Responding to the Threat of Organized Crime to Wildlife and People
A response to Rosaleen Duffy by Michael Painter, Director, Conservation and the Quality of Human Life Program at the Wildlife Conservation Society (WCS)
International conservation organizations have responded to the expansion of globally organized wildlife crime by attempting to promote more effective law enforcement at all levels of the international trade chain for illegal wildlife products. Concern that an emphasis on wildlife crime risks militarizing conservation efforts, and creating situations where the need for stronger law enforcement could be invoked as cover for repressive actions against local people, has been thoughtfully articulated in a recent contribution, by Professor Rosaleen Duffy, here on Just Conservation. While some of the specific issues she raises need to be considered in a broader context, the main point of her article is a valid one. Conservation organizations seeking to address the threat of organized crime to wildlife and people have the responsibility to ensure that appropriate safeguards are in place to protect the rights of people affected by efforts to halt organized poaching.
Jul 21, 2014
Forget the war for biodiversity, it’s just war.
A contributed essay from Professor Rosaleen Duffy, Professor of Political Ecology of Development, SOAS, University ofLondon.
Conservationists are facing some difficult and critically important choices over how to conserve elephants and rhinos in the wake of a rapid rise in poaching. But there appears to be a rush towards more militarised responses, which intersect with the strategic aims of the US-led ‘War on Terror’. Elephants and rhinos themselves may be fast becoming the latest weapon in this war. This is not ‘back to the barriers’, which implies a defensive position - it is an ‘offensive’ position extending well beyond protected areas. It could easily lead to an escalation of violence that will undermine decades of work with local communities, and it runs counter to the Conservation Initiative on Human Rights.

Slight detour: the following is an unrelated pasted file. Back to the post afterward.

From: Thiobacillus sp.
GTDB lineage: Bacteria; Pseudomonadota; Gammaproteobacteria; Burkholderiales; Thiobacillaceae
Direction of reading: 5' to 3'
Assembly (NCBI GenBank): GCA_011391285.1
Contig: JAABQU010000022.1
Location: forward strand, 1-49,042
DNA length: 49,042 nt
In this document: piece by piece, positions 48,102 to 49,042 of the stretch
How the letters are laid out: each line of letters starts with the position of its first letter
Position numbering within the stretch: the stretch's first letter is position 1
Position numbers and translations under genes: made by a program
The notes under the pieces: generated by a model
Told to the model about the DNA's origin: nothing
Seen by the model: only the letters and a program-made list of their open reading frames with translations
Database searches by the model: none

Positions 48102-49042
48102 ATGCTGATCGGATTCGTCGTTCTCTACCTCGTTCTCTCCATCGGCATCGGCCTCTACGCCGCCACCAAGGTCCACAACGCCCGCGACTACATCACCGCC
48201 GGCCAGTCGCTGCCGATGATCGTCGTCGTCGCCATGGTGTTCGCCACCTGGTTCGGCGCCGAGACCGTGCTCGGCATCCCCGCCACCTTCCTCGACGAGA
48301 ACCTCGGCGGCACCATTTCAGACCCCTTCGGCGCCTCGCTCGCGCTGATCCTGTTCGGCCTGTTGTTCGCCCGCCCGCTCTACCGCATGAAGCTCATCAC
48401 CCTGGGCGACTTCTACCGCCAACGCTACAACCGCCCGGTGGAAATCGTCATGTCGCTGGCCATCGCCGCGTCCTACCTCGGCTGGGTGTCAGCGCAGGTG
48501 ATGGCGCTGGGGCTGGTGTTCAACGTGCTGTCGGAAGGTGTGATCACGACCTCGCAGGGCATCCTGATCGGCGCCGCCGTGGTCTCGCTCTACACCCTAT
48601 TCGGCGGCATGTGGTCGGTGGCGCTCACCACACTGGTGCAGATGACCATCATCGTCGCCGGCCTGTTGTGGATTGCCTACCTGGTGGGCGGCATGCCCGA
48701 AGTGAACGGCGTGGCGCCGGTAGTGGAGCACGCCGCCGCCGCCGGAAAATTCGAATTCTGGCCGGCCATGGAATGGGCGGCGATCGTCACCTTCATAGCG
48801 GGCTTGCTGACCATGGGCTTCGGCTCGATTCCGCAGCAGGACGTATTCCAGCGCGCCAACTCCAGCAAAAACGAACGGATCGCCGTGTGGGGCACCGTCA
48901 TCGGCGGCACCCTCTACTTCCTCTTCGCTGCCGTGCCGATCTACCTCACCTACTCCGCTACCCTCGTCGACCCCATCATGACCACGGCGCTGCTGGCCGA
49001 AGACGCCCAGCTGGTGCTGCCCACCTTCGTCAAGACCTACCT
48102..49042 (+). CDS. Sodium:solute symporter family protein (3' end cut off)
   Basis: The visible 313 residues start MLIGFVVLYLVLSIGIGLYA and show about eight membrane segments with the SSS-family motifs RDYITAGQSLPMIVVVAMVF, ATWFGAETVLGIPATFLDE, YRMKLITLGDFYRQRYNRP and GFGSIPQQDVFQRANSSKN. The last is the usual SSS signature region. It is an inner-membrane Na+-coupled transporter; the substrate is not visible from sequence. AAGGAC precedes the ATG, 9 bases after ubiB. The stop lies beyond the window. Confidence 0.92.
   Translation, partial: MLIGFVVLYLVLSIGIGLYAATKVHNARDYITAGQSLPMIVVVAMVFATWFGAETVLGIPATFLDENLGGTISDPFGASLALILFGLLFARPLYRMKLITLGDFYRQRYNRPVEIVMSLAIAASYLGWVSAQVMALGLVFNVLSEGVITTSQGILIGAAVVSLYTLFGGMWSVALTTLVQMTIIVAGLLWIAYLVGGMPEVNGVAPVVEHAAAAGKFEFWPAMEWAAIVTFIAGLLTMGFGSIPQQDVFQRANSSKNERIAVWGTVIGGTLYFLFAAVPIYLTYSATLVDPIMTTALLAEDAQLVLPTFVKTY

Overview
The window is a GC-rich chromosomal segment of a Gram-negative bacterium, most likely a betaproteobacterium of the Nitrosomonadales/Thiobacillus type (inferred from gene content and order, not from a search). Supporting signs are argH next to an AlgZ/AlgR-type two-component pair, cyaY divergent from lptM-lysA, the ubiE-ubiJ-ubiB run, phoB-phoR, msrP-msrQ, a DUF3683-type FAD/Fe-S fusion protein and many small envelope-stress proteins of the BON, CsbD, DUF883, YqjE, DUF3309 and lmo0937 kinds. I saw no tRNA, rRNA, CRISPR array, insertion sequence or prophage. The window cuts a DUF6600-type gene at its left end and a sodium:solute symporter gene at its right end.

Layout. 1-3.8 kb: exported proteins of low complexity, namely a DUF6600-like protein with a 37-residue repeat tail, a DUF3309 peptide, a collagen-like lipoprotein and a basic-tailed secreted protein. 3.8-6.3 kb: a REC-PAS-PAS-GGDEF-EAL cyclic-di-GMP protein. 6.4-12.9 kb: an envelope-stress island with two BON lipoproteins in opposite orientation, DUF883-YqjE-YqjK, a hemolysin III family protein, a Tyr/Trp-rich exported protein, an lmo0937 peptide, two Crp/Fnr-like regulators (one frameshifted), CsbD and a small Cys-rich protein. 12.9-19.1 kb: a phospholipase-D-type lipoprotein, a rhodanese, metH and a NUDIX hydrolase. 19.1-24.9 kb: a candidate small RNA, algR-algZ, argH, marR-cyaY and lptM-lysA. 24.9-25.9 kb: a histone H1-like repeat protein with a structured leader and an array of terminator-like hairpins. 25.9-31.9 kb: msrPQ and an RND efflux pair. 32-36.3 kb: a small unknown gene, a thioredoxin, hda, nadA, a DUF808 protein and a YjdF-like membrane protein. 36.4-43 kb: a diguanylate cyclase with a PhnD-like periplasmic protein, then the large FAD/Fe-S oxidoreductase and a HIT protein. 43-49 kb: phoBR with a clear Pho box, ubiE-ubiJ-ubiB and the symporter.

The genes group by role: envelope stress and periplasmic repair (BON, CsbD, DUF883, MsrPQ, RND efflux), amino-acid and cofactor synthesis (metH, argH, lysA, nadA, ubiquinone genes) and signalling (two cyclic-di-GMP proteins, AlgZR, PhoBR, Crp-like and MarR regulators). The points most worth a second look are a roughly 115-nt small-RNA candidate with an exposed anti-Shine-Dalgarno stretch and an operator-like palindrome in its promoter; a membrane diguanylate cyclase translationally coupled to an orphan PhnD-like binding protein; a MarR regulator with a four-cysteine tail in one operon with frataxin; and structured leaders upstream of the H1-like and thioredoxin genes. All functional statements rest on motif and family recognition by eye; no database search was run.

Jul 14, 2014
Guidelines on Free, Prior and Informed Consent - FPIC
These guidelines, designed to be applied by UN-REDD Programme partner countries, “require States to recognize and carry out their duties and obligations to give effect to the requirement of FPIC as applicable to indigenous peoples”.
These guidelines are only applicable to countries that are UN-REDD participants which diminishes the potential impact and reach of the guidelines. In addition, by focussing on indigenous and forest dependent communities, many other communities in need of such protection are beyond the reach of these guidelines. With these limitations the UN continues down the road of developing a web of overlapping guidelines. Why does the UN continue to build such a morass of programme based guidelines rather than moving towards moving towards a universal right to FPIC for all communities with demonstrable rights to land or the resources on it? – JC.
Mar 04, 2013